Private cloud is a type of cloud computing that delivers similar advantages to public cloud, including scalability and self-service, but through a proprietary architecture. Unlike public clouds, which deliver services to multiple organizations, a private cloud is dedicated to the needs and goals of a single organization.
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As a result, private cloud is best for businesses with dynamic or unpredictable computing needs that require direct control over their environments, typically to meet security, business governance or regulatory compliance requirements.
Private cloud vs. public cloud vs. hybrid cloud
There are three general cloud deployment models: public, private and hybrid.
A public cloud is where an independent, third-party provider, such as Amazon Web Services (AWS) or Microsoft Azure, owns and maintains compute resources that customers can access over the internet. Public cloud users share these resources, a model known as a multi-tenant environment.
By comparison, a private cloud is created and maintained by an individual enterprise. The private cloud might be based on resources and infrastructure already present in an organization's on-premises data center or on new, separate infrastructure. In both cases, the enterprise itself owns and operates the private cloud.
A hybrid cloud is a model in which a private cloud connects with public cloud infrastructure, allowing an organization to orchestrate workloads across the two environments. In this model, the public cloud effectively becomes an extension of the private cloud to form a single, uniform cloud. A hybrid cloud deployment requires a high level of compatibility between the underlying software and services used by both the public and private clouds.
Pros and cons of private cloud
When an organization properly architects and implements a private cloud, it can provide most of the same benefits found in public clouds, such as user self-service and scalability, as well as the ability to provision and configure virtual machines (VMs) and change or optimize computing resources on demand. An organization can also implement chargeback tools to track computing usage and ensure business units pay only for the resources or services they use.
Private clouds are often deployed when public clouds are deemed inappropriate or inadequate for the needs of a business. For example, a public cloud might not provide the level of service availability or uptime that an organization needs. In other cases, the risk of hosting a mission-critical workload in the public cloud might exceed an organization's risk tolerance, or there might be security or regulatory concerns related to the use of a multi-tenant environment. In these cases, an enterprise might opt to invest in a private cloud to realize the benefits of cloud computing, while maintaining total control and ownership of its environment.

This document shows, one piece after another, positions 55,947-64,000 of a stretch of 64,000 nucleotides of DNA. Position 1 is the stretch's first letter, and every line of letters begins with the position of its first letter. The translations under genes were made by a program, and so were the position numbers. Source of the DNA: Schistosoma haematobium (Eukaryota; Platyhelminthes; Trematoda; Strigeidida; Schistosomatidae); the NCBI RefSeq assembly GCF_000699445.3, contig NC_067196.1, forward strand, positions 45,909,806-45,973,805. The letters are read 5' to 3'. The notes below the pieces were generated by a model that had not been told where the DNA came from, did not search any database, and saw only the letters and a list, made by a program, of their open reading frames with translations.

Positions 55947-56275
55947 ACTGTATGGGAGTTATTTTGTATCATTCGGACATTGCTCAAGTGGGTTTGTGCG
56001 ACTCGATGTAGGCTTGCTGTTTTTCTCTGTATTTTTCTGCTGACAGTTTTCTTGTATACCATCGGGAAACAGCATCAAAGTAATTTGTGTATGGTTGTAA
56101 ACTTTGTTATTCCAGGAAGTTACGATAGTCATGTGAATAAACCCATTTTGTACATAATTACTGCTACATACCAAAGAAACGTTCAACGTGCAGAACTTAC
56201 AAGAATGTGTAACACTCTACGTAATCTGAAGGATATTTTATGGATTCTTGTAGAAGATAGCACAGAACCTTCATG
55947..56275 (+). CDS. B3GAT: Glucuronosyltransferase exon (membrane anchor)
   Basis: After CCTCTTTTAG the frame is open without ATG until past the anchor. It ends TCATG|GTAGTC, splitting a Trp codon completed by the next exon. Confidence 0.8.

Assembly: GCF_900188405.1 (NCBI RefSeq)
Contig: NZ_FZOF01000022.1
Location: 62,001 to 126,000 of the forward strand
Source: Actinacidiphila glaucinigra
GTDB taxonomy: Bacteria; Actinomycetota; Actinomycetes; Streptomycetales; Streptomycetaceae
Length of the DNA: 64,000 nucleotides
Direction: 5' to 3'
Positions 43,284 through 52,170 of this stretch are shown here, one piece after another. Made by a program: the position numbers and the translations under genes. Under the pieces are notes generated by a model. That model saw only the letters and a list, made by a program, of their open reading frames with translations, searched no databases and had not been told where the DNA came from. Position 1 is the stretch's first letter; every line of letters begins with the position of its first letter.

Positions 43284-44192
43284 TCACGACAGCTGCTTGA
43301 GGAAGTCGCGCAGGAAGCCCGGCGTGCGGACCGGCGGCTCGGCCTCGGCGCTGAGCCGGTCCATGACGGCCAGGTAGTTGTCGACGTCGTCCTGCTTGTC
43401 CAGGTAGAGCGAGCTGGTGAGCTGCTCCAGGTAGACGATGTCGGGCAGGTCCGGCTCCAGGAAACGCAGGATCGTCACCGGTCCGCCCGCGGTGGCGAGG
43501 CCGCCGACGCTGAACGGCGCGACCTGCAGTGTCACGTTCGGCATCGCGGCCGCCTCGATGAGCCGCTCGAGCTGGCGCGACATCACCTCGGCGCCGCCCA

However, private clouds also have some disadvantages. First, private cloud technologies, such as increased automation and user self-service, can bring some complexity into an enterprise. These technologies typically require an IT team to rearchitect some of its data center infrastructure, as well as adopt additional management tools. As a result, an organization might have to adjust or even increase its IT staff to successfully implement a private cloud. This is different than public cloud, where most of the underlying complexity is handled by the cloud provider.
Another potential disadvantage of private clouds is cost. A benefit of public cloud is cost mitigation through the use of computing as a "utility" -- customers only pay for the resources they use. When a business owns its private cloud, however, it bears all of the acquisition, deployment, support and maintenance costs involved.
Major private cloud vendors
A private cloud is commonly deployed on premises in much the same way a business would build and operate its own traditional data center. However, an increasing number of vendors offer private cloud services that can bolster or even replace on-premises systems.
Some of the largest players in the private cloud market include Hewlett Packard Enterprise (HPE) with its Helion Cloud Suite software, Helion CloudSystem hardware, Helion Managed Private Cloud and Managed Virtual Private Cloud services. VMware is another major player, not just for enabling virtualization with its vSphere product, but also because of its vRealize Suite cloud management platform and its Cloud Foundation Software-Defined Data Center (SDDC) platform for private clouds.
More major players include Dell EMC, which offers virtual private cloud services, as well as cloud management and cloud security software; Oracle, which offers its Cloud Platform; and IBM, which offers private cloud hardware, along with IBM Cloud Managed Services, cloud security tools and cloud management and orchestration tools.
Red Hat has also emerged as a major vendor for private cloud deployment and management with a range of platforms, including OpenStack and Gluster Storage, as well as Red Hat Cloud Suite for management and development.
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